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So you think you're good at CSS?


#8
I can use a spanner to bang in a nail. Is that pushing the envelope? (Ok that's a bit flippant, but you understand my point. If you're building a website, use the correct tools for the job. Why would you try and create complicated graphics in such a roundabout way?
 
#9
I understand what your trying to say and I also agree.

However, I think many people struggle to understand CSS and it's uses past simply changing text colour and making boxes.
It's a very good representation of what is possible given the skill/time to do so.

Also, that css layout of homers head will render twice as fast as any image you put on the site.

I think you need to view this as a work of art rather than an application of code.
 
#10
However, I think many people struggle to understand CSS and it's uses past simply changing text colour and making boxes.
It's a very good representation of what is possible given the skill/time to do so.

That bit makes sense. I was just playing devil's advocate really. I have a bit of a problem with Smashing etc putting up lists of stuff like this for everyone to blindly copy without any thought as to why, or whether it's the right thing to do. There are a lot of web sheep out there at the minute congratulating each other on their latest bit of code.
 
#12
hehe I think you're both right.

That post in particular was a contest to see what people can do with the code in an experimental way. Not a guide on how to use CSS3 correctly. If there were no experiments in the world, we'd learn very little.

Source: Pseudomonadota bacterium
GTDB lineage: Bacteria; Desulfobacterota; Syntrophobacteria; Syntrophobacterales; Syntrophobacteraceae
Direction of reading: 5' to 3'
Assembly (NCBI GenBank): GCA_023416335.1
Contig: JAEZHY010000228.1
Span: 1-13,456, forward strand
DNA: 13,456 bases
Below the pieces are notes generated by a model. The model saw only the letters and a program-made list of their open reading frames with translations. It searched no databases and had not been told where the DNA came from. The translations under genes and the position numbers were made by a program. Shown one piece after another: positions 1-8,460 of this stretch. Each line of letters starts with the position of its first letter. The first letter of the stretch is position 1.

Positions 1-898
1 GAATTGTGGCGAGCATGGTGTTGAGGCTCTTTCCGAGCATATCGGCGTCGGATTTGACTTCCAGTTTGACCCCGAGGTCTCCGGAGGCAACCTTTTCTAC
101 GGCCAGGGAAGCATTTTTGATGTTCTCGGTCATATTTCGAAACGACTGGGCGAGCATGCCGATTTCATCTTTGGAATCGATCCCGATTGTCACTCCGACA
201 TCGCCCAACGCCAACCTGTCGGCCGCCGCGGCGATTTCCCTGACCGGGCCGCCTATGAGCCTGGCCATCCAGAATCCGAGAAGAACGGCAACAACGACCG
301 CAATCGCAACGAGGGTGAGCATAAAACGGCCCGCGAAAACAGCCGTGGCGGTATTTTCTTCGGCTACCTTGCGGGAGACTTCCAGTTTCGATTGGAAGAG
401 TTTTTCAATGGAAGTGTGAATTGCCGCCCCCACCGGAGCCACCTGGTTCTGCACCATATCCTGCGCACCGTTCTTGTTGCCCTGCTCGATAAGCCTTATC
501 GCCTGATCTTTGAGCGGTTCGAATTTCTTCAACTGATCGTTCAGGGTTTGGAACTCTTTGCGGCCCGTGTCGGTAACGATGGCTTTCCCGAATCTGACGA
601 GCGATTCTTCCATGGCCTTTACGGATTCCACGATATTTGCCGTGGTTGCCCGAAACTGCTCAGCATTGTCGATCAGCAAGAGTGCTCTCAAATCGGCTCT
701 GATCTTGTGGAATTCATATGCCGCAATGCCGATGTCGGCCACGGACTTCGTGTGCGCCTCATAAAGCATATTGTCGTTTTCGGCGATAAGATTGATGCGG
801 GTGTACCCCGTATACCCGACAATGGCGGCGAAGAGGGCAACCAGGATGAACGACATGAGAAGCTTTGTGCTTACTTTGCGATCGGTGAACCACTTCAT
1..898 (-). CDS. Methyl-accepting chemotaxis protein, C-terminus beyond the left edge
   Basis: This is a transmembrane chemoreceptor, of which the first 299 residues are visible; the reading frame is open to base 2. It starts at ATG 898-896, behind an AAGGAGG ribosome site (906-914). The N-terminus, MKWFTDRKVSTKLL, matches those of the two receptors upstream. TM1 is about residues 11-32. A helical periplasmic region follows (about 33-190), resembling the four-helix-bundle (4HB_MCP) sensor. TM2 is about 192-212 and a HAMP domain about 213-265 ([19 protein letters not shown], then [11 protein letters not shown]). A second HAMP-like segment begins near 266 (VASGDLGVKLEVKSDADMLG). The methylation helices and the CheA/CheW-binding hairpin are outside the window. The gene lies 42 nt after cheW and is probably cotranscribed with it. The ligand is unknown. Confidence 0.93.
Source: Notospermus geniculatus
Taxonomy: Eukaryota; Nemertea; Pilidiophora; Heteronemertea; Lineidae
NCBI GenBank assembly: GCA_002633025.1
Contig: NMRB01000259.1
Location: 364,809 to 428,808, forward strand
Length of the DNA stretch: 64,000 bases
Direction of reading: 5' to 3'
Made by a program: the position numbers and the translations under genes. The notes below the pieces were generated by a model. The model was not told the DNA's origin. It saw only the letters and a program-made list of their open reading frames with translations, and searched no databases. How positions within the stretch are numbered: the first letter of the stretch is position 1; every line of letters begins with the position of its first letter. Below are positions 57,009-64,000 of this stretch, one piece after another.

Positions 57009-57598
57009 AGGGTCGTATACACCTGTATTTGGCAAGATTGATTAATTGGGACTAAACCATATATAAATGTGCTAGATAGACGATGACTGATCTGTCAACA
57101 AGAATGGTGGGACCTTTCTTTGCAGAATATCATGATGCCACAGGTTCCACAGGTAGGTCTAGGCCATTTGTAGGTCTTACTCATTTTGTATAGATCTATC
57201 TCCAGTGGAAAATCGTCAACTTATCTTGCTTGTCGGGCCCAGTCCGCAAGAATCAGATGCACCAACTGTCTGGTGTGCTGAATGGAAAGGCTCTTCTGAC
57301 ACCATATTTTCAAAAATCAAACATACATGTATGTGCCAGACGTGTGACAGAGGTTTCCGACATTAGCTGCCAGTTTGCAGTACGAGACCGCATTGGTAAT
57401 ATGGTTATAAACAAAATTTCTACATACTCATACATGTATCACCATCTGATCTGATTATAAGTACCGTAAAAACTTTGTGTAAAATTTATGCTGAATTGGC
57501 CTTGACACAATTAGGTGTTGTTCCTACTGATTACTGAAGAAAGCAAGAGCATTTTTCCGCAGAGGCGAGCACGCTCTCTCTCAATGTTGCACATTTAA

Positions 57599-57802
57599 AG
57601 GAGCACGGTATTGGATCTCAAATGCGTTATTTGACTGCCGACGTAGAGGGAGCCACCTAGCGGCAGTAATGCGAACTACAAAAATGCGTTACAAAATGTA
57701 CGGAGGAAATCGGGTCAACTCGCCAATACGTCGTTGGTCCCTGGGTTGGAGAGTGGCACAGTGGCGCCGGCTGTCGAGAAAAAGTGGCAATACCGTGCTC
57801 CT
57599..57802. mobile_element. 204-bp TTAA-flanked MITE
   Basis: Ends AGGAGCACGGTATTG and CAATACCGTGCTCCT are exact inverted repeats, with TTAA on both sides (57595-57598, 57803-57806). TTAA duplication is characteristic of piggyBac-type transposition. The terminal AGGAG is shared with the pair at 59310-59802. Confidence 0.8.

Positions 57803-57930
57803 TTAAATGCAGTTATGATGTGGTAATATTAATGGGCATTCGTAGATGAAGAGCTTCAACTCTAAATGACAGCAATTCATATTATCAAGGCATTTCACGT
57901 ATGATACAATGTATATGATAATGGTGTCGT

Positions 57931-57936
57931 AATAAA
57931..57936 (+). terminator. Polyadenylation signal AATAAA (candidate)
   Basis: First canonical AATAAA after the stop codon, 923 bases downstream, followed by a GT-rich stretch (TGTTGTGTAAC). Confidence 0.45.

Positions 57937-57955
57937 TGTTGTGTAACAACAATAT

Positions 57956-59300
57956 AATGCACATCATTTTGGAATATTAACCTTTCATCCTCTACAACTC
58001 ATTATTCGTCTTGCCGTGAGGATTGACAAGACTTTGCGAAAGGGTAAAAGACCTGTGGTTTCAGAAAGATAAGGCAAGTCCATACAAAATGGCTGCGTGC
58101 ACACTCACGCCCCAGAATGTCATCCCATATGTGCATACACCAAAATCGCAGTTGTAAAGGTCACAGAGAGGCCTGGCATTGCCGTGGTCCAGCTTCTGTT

There are certain things - no matter how pretty a graph Illustrator could make, it can't make it read in data dynamically, animate the transitions between data sets, and output it to a web page all without you doing anything after set-up.

I think that as longs people take CSS3 in context and use it mainly for progressive enhancement, then the world will be a shiny, happy place :)
 
#13
hehe I think you're both right.

That post in particular was a contest to see what people can do with the code in an experimental way. Not a guide on how to use CSS3 correctly. If there were no experiments in the world, we'd learn very little.

There are certain things - no matter how pretty a graph Illustrator could make, it can't make it read in data dynamically, animate the transitions between data sets, and output it to a web page all without you doing anything after set-up.

I think that as longs people take CSS3 in context and use it mainly for progressive enhancement, then the world will be a shiny, happy place :)
Oh, now you've gone and been all reasonable and made me agree with you...

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